Why Multitasking is a myth



Multitasking is often seen as proof that someone is a busy person, but does that have to mean that this person is being productive? I believe that the term ‘busy’ is often associated with being successful and more important since you would be doing more things at the same time. Have you noticed that most people who say that they’re busy usually just end up complaining about it, but never actually finishing up all their tasks? This problem has to do with multitasking. For example, take a look at how many open tabs you have and check whether they’re a lot or if you just have a few. Those people, including me, that have many opened tabs just laying there are very likely to fall for the trap of multitasking - or well, the belief that we’re multitasking. We think that we need all those pages and sites open so that we don’t forget about them - forget about our priorities. But, did you know that the word priority didn’t always mean what it means now? In “Essentialism” by Greg McKeown, this word is explained and we get to understand how the meaning has actually shifted and changed over the course of history:


“The word priority came into the English language in the 1400s. It was singular. It meant the very first or prior thing. It stayed singular for the next five hundred years. Only in the 1900s did we pluralize the term and start talking about priorities. Illogically, we reasoned that by changing the word we could bend reality. Somehow we would now be able to have multiple “first” things. ( … ) This gave the impression of many things being the priority but actually meant nothing was.”


Looking at this, one could then wonder if multitasking really is as effective and good as many deem it to be. If multitasking makes us have many priorities then it’s essentially just eliminating every single task we need to do by making us confused and stressed out, and that’s not good. So, how do we stop multitasking and start working more efficiently and what really does multitasking do to us? That’s what we’ll be discussing here.


First and foremost, it’s crucial to note that most multitasking isn’t difficult at all when it doesn’t require too much focus. One could, for example, watch TV and talk but it’s the moment where you need to focus on, say, a particular news segment or something that your friend is telling you, that you will start to notice problems with your multitasking. Multitasking makes is extremely difficult to concentrate. Blog.rescuetime.com looked at the data from more than 50000 users of their website and found that the average user spends 40.1% of their day multitasking between communication tools. However, we know that a problem will occur here because people are multitasking since they want to concentrate on many things at once and according to many researchers such as Dr Meyer, that’s going to be difficult.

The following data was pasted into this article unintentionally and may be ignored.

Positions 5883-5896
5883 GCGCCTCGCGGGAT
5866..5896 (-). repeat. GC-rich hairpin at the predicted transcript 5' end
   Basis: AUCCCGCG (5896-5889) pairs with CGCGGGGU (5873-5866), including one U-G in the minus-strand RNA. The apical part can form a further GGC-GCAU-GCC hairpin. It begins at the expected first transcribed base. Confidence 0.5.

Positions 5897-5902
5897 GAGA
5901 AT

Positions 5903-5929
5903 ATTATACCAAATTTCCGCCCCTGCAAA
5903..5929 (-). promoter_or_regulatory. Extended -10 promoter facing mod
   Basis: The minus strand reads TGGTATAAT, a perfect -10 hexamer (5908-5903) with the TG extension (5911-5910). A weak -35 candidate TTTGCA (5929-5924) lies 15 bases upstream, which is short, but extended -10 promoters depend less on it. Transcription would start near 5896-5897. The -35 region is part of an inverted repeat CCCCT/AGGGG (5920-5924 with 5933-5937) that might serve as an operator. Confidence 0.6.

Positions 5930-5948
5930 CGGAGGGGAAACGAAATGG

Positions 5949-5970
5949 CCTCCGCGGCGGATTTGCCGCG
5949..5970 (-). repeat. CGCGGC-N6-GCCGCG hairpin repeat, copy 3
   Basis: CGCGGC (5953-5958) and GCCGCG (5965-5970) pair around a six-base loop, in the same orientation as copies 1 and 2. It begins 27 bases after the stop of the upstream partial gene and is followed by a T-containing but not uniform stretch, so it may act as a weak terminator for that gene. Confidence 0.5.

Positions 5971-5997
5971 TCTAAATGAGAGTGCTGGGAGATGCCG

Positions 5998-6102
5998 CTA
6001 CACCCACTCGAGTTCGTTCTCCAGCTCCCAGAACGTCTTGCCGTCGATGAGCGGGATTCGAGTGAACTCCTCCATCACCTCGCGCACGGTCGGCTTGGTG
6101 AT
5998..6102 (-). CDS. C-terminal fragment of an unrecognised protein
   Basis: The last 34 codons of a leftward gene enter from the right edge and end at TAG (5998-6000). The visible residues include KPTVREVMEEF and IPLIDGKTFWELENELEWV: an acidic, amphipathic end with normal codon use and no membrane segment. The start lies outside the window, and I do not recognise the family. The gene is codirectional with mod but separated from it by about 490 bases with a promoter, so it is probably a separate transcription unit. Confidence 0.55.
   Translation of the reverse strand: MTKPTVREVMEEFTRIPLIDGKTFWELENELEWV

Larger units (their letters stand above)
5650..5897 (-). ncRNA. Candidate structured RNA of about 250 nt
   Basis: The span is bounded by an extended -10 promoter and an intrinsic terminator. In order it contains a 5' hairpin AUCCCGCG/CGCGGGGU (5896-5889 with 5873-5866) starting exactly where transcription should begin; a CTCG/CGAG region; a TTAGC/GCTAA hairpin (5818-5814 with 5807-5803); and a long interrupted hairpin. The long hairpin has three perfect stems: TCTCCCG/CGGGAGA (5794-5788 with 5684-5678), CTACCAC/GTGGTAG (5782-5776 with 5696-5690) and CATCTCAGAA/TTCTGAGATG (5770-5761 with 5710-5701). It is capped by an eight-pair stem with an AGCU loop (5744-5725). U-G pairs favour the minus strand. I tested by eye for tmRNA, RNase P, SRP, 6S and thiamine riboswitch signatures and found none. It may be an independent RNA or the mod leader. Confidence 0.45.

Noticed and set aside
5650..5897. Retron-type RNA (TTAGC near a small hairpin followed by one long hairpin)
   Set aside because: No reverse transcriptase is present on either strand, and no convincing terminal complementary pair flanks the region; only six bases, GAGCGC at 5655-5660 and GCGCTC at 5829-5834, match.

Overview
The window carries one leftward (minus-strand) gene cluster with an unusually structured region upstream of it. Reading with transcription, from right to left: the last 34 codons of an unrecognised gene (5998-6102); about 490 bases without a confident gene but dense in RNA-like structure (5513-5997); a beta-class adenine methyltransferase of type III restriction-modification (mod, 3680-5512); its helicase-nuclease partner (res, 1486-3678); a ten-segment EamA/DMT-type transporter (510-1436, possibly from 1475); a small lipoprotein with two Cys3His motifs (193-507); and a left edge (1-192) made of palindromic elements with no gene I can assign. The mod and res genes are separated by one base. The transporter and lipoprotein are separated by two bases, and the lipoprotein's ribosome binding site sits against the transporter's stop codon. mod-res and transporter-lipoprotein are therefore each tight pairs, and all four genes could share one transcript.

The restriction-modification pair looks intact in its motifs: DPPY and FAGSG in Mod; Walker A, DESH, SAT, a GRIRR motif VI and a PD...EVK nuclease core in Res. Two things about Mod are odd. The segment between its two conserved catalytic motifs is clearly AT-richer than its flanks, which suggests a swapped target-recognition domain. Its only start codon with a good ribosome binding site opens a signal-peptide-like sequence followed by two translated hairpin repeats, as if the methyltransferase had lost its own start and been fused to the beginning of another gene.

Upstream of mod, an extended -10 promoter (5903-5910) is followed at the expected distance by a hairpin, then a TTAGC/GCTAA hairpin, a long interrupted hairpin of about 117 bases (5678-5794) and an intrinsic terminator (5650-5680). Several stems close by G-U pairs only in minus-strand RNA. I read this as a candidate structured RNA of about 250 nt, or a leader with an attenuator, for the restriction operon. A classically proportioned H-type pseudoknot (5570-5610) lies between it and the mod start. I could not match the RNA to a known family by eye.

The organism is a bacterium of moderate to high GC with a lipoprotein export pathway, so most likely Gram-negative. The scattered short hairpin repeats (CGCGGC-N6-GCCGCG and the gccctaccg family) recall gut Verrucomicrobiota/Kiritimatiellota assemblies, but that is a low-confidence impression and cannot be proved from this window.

He explained that “once you start to make things more complicated, things get messier, and as a result, there’s going to be interference with one or more of the tasks. Either you’re going to have to slow down on one of the tasks, or you’re going to start making mistakes.”


Other consequences include:

- increased anxiety

According to neuroscientists, multitasking “drains your mind’s energy reserves” which causes you to get anxious since it would be easy to lose focus.


- no/short state of flow

Since flow requires a steady focus on one certain topic or task, multitasking comes in the way.


- impacts on short-term memory

The University of California did a study in 2011 that indicated there was a negative impact on the working memory which means a decreased level of focus on key information.


All these consequences wouldn’t necessarily exist if the human brain could transition between multiple tasks at the same time, but it can’t. When you’re multitasking you are simply switching between those tasks but very quickly and when you do that, you are paying a mental price. In psychology language, this mental price is referred to as the switching cost.

Our performance is disrupted each time we switch our attention from one task to another, and that is the switching cost.


The last form of multitasking that I wanna mention is doing many tasks in quick succession. Many believe that since you’re not doing them at the same time, you’re not multitasking which means that you skip all those previously mentioned problems. However, in such a scenario, you are forcing your brain to run through two energy-draining stages: 1. It has to goal shift - decide to do one task instead of the other, and 2. It has to activate that role - switch context so that you’re not stuck with the previous’ task’s context. This is really tiring but it also is extremely difficult to do. Especially, if you’re switching between very different subjects.


Matthew Killingsworth and Daniel Gilbert conducted a study in 2011 which showed that people spent an average of 47% of their entire day just thinking about another task than the one they were doing at the moment.


With all of this said, here are some general tips on how to get a lot of work done without feeling too stressed out:

- Plan out your day and try to stick by the plan


- Give yourself short breaks between your tasks


- Block distracting websites and try to not use your phone


- Have a clean work-space


- Close all tabs that you’re not working with at the moment. You can always find them again by checking your history

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